Forex Trading in Latvia and FCMC Forex Brokers
Latvia finds itself in a very advantageous position, located as it is between Germany, Scandinavia, and Russia, which has meant it has been able to enjoy acting as a trading hub for its immediate neighbours. The country has a very healthy foreign exchange industry, and has been able to cater to the needs of both local and overseas traders. Forex trading has become a popular form of investment for Latvians, much like in many other countries around the world, and there seems to be a good choice of Forex brokers in Latvia to choose from. But what should you be considering when picking your Forex broker?
An important consideration for new traders is regulation.
Financial services in Latvia are regulated by the FCMC, which stands for Financial and Capital Markets Commission. This autonomous organisation has responsibility for the supervision of insurance brokerage firms and insurance companies, payment institutions, market pension funds, electronic money institutions and all participants in the financial instruments markets. The Commission was created to bring together the work of a number of regulatory bodies into one cohesive regulatory body, because the financial markets were expanding at such a rapid rate. The Commission was able to provide better regulation because it was more efficient, and was able to oversee the markets in a more objective way. Such regulatory improvements meant that risk factors were much easier to identify, and so market participants and clients could be better protected. Before the Commission was created, the job of supervision was left in the hands of the Securities Market Commission, the Insurance Supervision Inspectorate, and the Credit Institutions Supervision Department of the Bank of Latvia.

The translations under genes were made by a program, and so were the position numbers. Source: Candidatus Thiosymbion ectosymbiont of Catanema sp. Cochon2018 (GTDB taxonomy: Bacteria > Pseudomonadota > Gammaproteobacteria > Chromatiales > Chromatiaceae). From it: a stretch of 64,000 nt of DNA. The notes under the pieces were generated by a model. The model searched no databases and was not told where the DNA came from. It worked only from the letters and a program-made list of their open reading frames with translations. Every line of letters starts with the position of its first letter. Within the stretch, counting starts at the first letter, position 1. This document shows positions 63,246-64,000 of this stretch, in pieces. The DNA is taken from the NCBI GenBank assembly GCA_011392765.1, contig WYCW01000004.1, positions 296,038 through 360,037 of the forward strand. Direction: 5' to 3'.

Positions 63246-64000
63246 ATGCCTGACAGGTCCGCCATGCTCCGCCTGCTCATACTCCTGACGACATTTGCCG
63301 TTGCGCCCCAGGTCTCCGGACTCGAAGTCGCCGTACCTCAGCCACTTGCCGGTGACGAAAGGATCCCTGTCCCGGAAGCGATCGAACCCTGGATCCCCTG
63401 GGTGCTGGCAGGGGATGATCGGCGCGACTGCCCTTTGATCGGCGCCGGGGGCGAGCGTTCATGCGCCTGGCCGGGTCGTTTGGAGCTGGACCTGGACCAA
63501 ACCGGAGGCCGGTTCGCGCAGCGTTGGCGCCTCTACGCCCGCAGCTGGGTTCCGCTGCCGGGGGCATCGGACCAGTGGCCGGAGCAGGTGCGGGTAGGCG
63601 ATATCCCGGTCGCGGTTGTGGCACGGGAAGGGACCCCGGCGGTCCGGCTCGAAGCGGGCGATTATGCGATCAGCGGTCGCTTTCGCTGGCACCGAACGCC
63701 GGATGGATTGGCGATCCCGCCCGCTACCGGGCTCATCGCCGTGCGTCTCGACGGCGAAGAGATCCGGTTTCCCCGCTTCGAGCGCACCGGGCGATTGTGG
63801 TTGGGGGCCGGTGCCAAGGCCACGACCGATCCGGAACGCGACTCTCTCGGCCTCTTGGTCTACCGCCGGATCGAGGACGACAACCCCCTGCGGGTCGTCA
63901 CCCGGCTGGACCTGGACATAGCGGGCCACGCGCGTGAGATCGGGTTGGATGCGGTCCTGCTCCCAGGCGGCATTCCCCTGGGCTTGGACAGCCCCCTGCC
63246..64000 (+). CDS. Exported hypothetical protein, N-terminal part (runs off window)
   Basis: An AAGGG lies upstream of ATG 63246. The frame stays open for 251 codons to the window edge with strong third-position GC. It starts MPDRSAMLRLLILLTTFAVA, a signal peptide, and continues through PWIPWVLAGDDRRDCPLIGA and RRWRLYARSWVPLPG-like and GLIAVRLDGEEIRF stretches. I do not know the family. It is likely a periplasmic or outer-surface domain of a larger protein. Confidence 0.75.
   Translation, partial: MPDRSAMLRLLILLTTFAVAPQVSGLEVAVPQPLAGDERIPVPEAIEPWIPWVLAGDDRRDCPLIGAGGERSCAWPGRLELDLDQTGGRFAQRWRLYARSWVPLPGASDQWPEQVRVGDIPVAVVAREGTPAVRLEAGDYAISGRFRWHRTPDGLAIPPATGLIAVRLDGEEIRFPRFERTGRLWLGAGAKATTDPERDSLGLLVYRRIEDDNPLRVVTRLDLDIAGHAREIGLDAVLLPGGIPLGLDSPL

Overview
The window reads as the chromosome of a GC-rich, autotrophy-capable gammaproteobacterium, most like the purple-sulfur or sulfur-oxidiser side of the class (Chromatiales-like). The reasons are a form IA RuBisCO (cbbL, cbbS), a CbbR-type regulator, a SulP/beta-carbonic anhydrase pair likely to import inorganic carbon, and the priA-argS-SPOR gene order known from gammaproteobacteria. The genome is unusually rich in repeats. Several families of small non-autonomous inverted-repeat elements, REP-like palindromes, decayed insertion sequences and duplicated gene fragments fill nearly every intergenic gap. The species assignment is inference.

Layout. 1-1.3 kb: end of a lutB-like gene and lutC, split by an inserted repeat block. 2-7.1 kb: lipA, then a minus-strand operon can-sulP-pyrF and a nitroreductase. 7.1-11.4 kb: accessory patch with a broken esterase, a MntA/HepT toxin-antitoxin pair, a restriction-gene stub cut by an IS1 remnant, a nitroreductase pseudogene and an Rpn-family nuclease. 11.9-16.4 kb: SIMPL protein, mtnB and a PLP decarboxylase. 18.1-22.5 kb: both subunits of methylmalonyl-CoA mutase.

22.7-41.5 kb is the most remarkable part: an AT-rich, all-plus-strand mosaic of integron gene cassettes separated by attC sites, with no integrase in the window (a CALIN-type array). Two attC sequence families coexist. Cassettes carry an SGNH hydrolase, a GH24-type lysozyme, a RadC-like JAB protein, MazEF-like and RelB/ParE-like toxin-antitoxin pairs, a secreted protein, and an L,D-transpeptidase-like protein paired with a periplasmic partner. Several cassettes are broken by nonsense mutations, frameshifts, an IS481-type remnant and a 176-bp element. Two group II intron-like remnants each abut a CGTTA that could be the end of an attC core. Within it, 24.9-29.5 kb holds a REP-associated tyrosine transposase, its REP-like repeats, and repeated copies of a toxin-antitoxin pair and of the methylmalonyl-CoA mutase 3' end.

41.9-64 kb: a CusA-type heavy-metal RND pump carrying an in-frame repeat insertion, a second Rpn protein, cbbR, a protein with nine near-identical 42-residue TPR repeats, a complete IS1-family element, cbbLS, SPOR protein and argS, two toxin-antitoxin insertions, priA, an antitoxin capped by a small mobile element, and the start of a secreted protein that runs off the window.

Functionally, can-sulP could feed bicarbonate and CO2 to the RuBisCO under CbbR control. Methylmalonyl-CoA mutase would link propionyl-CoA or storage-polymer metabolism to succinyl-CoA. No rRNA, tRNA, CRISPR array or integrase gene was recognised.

After a number of unfortunate scandals, the FCMC tightened the rules.
Latvian Forex traders have found themselves being much more cautious following a number of frauds and scams. The FCMC has also been forced to beef up its regulations. Forex traders are now much more genned up on the risks involved, and are tending to employ far less risky trading strategies. The US is one country that has viewed regulation in Latvia as far too easy-going, and has actually called for the FCMC to use stricter supervisions after a string of money-laundering scandals were uncovered. To help reduce suspicion, rumours and the shadow of doubt looming over the FCMC, the head of the Commission has taken a bold step and resigned.
MiFID and its connection with FCMC-regulated brokers
As Latvia is a member of the European Union, which it joined in 2004, FCMC Forex brokers are able to enjoy passporting rights according to the European Markets in Financial Instruments Directive (MiFID). This directive was designed to harmonise standards for the protection of investors across the European Union, and is currently in the process of being revised, with changes coming into force as part of MiFID II, which will be implemented shortly.
There are three areas MiFID is concerned with: